Also, if you are not already, I would like to encourage you to become a member of our blog!


Click for More Expert Blogs and also Find Expert Events!

Our platform makes difficult tasks easy. This simplification ServiceNow provides their customers effects how the customer developer thinks. They forget that programming is really not an easy task, and begin scripting without restraint. Developers must be strict on themselves: always testing, always checking, especially working in any platform that they did not create. Developers must ensure their customization coincides with the ServiceNow platform as one.


How an engineer customizes a ServiceNow instance relates to how many issues their company will have during business hours. Good customizations do not disrupt, bad customizations cause nightmares.


If you are going to customize ServiceNow do it right! Many customization issues are a simple fix on the engineer's side: check the variables.


Checking your variables while developing

If you’re not sure why your program is broken, then you may want to start with checking your variables.  Overall, variable checks establish a safe place for you to start your customization safely.


Checking your data will ensure that you are more than 50% done.


Checking your code allows you to:

  • See concrete data
  • Alert yourself when something is wrong
  • Ensure that it is not your mistake
  • Move on the the real issues in your system that deserve time, like the logical aspects of it.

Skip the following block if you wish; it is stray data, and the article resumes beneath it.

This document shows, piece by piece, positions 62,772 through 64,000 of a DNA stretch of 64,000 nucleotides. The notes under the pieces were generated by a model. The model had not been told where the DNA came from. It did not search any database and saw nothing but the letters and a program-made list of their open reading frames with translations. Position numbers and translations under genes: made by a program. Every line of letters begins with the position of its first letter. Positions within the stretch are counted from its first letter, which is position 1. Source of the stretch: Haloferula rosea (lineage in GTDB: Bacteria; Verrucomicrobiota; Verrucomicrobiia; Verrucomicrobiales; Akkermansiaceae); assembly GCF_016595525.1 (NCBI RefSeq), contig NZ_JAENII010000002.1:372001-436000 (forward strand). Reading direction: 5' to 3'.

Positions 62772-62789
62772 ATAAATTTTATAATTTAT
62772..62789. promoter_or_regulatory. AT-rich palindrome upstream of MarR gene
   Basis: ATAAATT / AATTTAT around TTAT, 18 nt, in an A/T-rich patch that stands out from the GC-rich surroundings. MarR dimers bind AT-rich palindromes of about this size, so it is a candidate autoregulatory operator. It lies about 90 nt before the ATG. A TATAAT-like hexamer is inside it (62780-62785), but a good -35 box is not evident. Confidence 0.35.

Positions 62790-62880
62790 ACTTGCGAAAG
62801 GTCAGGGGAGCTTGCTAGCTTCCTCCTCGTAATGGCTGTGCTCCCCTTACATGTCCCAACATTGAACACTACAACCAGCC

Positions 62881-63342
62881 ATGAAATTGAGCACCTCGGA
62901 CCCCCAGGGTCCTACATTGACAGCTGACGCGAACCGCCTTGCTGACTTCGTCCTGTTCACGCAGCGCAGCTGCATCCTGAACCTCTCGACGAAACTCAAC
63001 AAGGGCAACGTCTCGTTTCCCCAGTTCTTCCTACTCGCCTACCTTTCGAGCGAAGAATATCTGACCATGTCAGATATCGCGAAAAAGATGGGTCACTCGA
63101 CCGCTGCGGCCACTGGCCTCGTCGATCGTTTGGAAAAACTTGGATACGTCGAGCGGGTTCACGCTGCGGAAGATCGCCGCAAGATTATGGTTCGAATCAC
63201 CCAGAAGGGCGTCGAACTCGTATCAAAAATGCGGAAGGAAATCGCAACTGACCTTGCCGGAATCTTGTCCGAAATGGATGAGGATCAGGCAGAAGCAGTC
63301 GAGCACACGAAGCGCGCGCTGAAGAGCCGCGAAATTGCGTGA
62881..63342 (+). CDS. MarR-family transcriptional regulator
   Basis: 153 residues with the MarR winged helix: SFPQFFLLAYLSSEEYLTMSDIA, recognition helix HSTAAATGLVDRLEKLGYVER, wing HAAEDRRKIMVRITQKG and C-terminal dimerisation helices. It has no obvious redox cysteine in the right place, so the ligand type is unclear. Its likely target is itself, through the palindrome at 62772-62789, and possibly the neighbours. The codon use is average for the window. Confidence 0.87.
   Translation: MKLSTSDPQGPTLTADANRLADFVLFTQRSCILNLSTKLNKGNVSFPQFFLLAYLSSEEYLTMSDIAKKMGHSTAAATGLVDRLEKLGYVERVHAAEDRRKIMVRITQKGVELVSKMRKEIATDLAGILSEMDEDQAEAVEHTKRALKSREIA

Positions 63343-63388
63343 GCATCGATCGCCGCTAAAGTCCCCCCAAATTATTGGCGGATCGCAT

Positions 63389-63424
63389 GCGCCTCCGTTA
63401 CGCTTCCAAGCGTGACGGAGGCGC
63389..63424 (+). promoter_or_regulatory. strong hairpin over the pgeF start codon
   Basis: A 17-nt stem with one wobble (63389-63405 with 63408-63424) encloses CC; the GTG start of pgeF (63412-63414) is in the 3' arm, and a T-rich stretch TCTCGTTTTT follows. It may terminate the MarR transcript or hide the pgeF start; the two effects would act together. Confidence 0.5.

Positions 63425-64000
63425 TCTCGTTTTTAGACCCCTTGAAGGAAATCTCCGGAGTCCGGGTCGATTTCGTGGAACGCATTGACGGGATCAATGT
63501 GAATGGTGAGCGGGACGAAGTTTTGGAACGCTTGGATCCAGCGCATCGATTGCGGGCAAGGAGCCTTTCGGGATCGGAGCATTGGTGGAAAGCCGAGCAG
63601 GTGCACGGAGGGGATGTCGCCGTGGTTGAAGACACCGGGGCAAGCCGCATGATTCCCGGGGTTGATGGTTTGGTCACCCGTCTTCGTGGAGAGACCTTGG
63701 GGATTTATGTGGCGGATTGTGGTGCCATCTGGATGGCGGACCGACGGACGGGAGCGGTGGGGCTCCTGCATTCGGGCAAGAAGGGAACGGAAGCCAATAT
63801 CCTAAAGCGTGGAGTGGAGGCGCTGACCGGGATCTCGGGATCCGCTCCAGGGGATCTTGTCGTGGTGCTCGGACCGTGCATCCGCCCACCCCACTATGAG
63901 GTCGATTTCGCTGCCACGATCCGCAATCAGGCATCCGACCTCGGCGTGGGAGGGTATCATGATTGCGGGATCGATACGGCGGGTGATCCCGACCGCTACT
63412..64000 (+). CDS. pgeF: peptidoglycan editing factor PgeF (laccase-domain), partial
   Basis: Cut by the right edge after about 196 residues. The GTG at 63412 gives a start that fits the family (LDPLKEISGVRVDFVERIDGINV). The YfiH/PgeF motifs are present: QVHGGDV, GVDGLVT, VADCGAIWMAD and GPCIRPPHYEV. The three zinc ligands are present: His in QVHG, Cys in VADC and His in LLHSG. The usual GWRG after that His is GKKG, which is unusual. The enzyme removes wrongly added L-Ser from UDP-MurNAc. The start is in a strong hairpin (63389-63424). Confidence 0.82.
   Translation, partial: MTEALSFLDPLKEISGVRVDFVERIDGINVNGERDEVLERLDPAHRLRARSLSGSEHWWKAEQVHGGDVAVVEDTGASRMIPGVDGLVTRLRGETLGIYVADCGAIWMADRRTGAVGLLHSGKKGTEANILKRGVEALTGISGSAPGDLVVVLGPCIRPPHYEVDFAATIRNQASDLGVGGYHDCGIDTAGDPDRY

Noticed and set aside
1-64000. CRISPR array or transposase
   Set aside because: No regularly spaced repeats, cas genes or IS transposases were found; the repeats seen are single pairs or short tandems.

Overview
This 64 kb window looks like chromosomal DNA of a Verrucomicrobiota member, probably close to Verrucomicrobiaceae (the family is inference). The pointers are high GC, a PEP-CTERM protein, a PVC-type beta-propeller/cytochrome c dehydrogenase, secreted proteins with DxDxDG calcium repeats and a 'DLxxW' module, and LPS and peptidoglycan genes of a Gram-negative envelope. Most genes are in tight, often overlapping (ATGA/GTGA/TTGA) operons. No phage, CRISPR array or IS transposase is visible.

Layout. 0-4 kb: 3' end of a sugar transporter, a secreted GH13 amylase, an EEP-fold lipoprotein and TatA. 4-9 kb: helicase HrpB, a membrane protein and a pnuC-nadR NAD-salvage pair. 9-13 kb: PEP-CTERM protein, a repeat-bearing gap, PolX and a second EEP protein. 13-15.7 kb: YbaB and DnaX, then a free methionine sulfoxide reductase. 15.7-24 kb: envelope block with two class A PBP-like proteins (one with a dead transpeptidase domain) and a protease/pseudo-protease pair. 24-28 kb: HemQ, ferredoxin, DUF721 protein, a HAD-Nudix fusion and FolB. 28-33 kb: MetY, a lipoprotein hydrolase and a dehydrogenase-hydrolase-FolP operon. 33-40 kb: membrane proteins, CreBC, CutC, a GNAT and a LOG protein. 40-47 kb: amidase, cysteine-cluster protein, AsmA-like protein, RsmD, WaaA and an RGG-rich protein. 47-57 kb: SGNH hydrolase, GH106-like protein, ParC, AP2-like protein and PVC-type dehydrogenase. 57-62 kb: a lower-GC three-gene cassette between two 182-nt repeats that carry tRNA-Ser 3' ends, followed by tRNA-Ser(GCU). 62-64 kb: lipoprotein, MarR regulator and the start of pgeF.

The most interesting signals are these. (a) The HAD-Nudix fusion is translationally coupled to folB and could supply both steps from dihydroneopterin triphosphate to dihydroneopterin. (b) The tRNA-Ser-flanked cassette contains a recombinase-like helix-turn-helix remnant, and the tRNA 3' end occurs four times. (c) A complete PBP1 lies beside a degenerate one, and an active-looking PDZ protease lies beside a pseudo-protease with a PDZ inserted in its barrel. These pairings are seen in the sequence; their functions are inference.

Before assuming things just work, you owe it to yourself, to ensure you are working with good data.  For example, a manager opens an incident, frustrated with ServiceNow because their their engineer claims the one week issue they are experiencing is a ServiceNow error.  The business suffers and loses valuable work time, the manager says this is something ServiceNow must fix.  A ServiceNow support engineer reviews the incident and in a few hours can find the issue. In this case, it is clearly a modification on the client side.


The customization error, "variable is undefined," means the engineer's variables were non-existent or not defined well and caused the system to stop rendering correctly. An error like this can delay a roll out of a product for one month. This could have been resolved early on if the developer took a moment to review their variables.


How To Check Variables Basics in Javascript

The basic variable culprits that could be messing with your customization:

  • Undefined
  • Null
  • "" (empty string)


You need to check for these elements, to ensure that they do not prevent your instance from working correctly.


For any variable element where "elem" is the variable.

if (elem === null)  //try this

if (typeof elem === "undefined") //try this
if(elem === "")  //try this


You should be running the above three checks on every variable in your software, scripts, and applications. You can put the above example in a function so you don't have to rewrite them.  Once in a function you can return anonymous functions to correctly handle the variable's error in a safe manner rather then breaking your interaction.


For example:

function isEmpty(elem){
    if (elem === null) {
        return function(){ alert("Is Null");};
    else if (typeof elem === "undefined"){
        return function(){alert(“IS UNDEFINED”);}
    else if(elem === ""){
        return function(){alert(“IS EMPTY STRING”);}
    alert(“NOT EMPTY”);    
//This would be more helpful if your anonymous functions found alterior methods to notify the user of the issue or just found an entirely different work
//around to the error


You can easily test this out in the developer console in Chrome, IE, or FireFox. You will see an error described by a red X.


For example:

developer console.jpg


Unchecked variables cause all sorts of funny stuff to happen.  Unchecked variables are usually hard to find and cause the working of a page to halt.  Many Customers assume variables are just there and work correctly all of the time. The assumption that something should just exist without question, is dangerous and can affect your company's bottom line.